California Set To Pay Reparations To Those Who Were Forcibly Sterilized
California is set to start paying reparations of up to $25,000 for people who were forcibly sterilized as part of a decades-long state effort to curb the population of people it deemed "mentally defective" or "sexually deviant."
The state's program — part of the eugenics movement and the largest in the country — ran from 1909 to 1979 and left 20,000 people unable to have children. It disproportionately affected disabled people and people of color.
The budget awaiting Gov. Gavin Newsom's figure includes $7.5 million for the program, which would also cover women who as recently as 2013 were coerced into sterilizations in state prisons.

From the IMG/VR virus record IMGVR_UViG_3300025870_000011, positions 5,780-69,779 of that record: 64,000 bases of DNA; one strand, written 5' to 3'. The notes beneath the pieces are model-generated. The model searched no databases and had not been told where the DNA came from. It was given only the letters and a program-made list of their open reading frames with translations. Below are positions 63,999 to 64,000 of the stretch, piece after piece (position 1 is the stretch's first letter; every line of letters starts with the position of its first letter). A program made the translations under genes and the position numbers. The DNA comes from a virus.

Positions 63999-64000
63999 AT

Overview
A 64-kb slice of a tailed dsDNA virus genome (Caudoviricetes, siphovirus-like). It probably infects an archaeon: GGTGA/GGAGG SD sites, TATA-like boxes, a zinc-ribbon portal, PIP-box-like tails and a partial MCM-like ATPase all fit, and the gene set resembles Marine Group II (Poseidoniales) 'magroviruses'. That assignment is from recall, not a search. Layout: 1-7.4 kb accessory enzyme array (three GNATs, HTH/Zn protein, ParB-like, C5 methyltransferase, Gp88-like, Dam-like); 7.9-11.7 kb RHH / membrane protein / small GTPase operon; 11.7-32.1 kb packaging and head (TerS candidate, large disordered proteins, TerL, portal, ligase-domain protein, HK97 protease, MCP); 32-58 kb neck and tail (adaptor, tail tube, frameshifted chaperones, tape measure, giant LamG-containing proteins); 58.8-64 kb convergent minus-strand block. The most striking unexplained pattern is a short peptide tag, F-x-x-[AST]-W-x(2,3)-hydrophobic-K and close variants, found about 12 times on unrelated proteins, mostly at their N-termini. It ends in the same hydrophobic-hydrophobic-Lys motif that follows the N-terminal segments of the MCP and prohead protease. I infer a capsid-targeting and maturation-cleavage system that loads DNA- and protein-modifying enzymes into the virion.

There are an estimated 383 living survivors of the forced sterilization program, and an estimated 244 survivors of the prison sterilization effort, said Laura Jimenez, executive director of California Latinas for Reproductive Justice, which has advocated for reparations.
"It's important that the state recognize and is held accountable for what they did — beyond the apology that was issued just to the survivors of the 1909 to 1979 law," she said.
California's law inspired similar practices in Nazi Germany, according to Paul Lombardo, a law professor at Georgia State University and an expert on the eugenics movement.